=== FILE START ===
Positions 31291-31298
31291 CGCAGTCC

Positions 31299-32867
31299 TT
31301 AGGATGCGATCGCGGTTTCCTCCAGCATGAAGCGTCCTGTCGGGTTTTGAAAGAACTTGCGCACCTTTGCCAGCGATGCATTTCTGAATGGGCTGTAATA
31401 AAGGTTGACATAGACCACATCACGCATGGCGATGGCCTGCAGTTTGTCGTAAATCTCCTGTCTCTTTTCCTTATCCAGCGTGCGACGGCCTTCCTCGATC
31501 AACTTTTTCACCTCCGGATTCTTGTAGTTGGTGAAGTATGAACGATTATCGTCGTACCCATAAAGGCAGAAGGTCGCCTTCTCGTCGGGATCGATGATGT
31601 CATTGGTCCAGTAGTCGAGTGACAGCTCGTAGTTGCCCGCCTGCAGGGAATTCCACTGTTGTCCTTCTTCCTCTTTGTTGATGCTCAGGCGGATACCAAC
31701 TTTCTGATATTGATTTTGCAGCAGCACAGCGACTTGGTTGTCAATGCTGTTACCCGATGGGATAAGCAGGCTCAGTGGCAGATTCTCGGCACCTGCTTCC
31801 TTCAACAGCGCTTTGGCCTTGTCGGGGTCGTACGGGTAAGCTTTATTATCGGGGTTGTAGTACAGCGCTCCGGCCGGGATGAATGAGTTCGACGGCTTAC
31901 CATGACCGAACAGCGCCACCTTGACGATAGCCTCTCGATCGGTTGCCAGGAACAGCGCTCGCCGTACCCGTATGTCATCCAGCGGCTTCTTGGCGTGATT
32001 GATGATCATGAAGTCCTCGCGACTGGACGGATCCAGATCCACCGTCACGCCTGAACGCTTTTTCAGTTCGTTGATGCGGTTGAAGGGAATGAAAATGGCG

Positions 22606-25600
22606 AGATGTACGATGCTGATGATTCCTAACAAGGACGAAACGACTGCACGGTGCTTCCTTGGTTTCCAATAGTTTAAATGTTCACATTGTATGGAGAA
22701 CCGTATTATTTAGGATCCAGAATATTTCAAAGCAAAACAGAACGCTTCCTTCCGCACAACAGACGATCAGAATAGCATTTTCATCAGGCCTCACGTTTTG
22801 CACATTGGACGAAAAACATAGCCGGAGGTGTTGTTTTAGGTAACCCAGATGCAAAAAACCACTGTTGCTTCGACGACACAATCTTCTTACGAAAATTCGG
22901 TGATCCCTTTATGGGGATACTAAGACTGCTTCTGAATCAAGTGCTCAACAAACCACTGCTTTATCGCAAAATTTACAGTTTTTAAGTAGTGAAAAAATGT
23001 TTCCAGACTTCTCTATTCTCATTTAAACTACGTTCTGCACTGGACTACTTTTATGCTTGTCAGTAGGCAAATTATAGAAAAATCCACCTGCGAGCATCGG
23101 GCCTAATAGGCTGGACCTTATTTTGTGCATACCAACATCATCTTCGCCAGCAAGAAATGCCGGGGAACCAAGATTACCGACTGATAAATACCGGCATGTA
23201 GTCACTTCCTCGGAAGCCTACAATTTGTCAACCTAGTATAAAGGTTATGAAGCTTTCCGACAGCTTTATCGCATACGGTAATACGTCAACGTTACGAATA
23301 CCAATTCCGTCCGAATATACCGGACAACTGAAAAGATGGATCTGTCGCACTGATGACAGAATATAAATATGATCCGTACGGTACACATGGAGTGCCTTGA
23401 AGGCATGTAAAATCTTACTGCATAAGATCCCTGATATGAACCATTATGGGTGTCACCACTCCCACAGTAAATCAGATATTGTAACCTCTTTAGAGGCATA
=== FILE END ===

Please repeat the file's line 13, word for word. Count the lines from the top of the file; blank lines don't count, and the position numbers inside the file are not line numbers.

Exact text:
Positions 22606-25600